"…We are seeing the end of what was
created 90 years ago. The consequences will be very, very, grave unless they
are managed properly."
- Walid Jumblatt, 15/8/2012
With these words, Walid Jumblatt, the Lebanese leader of the Progressive Socialist Party and one of the most prominent figures of the Druze community, was referring to very recent events – the sectarian kidnappings in Lebanon, that many are calling a spillover from the civil war next door in Syria. To many, Jumblatt’s comment may seem confusing or deliberately misleading. These events are a few days old, and the conflict in Syria is only reaching its staggering eighteenth month soon - but 90 years? Is he just an old man who should have retired long ago? What is he talking about?
If we backtrack in history, we have the Syrian revolutionary events, part of the larger Arab Revolutions that began in early January 2011 in Tunisia. We should also include the events in Lebanon, as the two are heavily interconnected - the Civil War of 1958 and the Civil War of 1975-1990. We have the Assad regime, instituted by Bashar’s father Hafez, who came to power in the late 1960s in Syria. We have the Syrian state itself, granted full independence from France in 1946. Before that, it was part of the Ottoman Empire - now we’re getting closer to the time period Jumblatt was referencing. The Ottoman Empire was divided up by Britain and France at the end of WWI, along the lines established in the 1916 Sykes-Picot Agreement. This was when the borders of Lebanon, Syria, Iraq, Jordan, and others were all drawn up. Okay, at this point - full disclosure - I admit that I have omitted part of Jumblatt’s quote. He also said '…this is the unravelling of the Sykes-Picot agreement.' Jumblatt’s direct statement cuts to the heart of the matter.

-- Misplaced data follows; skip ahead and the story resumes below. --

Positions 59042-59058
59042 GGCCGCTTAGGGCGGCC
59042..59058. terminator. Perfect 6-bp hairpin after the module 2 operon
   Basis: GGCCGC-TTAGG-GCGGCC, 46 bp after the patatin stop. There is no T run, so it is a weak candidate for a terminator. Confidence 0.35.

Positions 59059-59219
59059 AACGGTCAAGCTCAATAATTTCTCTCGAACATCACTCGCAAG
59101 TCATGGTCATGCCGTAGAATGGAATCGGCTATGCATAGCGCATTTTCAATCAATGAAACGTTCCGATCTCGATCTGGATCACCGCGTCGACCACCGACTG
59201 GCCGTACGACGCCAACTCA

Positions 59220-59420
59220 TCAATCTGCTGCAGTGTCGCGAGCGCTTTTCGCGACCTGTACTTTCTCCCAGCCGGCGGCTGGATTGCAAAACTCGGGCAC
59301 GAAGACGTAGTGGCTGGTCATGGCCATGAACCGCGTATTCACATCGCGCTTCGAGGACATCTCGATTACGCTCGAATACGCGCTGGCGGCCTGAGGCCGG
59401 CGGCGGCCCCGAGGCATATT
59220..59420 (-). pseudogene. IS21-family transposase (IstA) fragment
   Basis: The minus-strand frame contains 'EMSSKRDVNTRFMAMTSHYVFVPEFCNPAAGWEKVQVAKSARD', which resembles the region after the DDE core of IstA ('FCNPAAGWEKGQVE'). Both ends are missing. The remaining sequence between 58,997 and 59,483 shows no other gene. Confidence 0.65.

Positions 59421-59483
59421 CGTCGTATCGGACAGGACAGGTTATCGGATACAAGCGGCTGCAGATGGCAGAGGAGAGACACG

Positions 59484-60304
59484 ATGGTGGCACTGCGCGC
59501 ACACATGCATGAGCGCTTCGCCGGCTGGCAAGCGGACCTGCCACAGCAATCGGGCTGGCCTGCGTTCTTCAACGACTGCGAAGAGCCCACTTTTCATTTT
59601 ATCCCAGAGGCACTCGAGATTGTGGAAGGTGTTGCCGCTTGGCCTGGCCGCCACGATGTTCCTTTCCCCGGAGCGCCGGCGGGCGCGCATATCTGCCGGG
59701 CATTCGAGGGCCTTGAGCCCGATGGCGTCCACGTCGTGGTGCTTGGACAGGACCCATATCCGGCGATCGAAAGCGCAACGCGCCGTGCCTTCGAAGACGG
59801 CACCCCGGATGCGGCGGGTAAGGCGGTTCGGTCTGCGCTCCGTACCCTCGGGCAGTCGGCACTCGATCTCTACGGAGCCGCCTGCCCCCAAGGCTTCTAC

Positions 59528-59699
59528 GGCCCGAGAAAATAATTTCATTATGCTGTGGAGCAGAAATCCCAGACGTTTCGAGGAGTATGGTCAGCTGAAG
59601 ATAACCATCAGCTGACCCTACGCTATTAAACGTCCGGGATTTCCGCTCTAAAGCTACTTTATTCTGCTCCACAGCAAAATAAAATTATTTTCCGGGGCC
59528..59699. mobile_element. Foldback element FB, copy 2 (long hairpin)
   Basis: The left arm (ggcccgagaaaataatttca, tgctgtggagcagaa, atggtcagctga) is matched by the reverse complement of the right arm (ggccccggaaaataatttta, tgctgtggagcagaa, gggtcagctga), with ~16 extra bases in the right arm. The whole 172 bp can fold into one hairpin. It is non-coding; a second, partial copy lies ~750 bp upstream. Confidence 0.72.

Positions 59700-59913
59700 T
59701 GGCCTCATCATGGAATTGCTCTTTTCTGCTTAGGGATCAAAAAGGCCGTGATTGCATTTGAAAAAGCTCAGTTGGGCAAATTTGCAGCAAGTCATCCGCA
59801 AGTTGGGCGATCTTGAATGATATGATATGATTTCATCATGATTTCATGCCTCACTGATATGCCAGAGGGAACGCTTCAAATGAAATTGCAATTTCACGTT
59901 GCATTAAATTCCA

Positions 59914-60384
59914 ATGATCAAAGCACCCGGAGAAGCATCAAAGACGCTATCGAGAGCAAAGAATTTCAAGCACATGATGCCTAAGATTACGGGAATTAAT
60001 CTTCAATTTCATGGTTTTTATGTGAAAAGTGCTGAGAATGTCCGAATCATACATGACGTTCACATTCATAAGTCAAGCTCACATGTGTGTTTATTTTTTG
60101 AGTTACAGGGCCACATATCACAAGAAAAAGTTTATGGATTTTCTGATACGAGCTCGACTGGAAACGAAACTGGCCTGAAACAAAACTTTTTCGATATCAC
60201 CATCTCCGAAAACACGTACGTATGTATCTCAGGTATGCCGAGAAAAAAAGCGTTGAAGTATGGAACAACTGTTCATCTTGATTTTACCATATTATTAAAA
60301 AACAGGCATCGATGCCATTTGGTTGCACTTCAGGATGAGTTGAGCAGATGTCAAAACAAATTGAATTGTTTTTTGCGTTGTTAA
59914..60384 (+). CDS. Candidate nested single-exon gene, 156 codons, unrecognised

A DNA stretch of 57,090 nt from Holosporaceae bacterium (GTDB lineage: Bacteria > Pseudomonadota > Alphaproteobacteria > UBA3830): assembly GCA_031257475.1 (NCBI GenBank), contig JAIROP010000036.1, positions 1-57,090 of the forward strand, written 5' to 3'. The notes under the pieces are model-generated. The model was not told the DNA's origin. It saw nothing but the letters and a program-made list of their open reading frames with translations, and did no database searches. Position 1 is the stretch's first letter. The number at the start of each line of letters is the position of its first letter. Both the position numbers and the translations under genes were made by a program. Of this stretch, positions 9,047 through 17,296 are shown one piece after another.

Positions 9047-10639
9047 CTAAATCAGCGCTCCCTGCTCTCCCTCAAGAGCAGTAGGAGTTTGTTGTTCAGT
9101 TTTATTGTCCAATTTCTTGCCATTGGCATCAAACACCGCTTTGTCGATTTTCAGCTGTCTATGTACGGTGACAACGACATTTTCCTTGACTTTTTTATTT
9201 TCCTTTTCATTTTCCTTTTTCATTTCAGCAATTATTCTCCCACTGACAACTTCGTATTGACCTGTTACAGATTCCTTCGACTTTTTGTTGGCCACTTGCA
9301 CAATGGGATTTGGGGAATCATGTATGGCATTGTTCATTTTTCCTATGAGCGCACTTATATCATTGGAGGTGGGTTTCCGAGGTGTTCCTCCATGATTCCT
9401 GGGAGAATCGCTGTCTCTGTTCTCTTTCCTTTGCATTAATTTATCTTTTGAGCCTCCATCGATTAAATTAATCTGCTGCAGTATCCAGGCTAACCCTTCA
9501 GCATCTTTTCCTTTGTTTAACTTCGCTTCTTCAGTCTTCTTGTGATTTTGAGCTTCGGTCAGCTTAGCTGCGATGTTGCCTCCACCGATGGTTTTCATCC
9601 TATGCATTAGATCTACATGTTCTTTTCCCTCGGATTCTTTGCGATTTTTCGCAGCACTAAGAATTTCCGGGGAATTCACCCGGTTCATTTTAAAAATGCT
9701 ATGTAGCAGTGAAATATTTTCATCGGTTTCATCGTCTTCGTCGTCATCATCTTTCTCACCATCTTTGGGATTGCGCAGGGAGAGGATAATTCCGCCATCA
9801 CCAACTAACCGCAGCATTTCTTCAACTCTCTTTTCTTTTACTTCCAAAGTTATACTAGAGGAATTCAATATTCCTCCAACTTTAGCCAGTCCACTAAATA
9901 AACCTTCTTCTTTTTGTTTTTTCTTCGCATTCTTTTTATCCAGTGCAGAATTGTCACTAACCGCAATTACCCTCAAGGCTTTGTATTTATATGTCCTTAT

A map of the original Sykes-Picot Agreement. Flickr/prince_volin. Some rights reserved.
Yes, Jumblatt is talking about the division of borders after the Ottoman Empire broke down. He is very correct to point to this as a source of problems. But it is more than this - the processes of sectarianisation were very complex and varied.
All too often, various media oversimplify
or misrepresent the nature of sectarianism. A recent NY Times piece is representative
of the tendency to disconnect the conflict from the past along with the
tendency to disconnect the problems from the legacy of colonialism:
“Lebanon has long been a country where international rivalries play out, and Lebanese security officials said Thursday that Syria’s 17-month-old conflict had pushed Beirut and the border regions closer to civil strife.” (16/8/2012)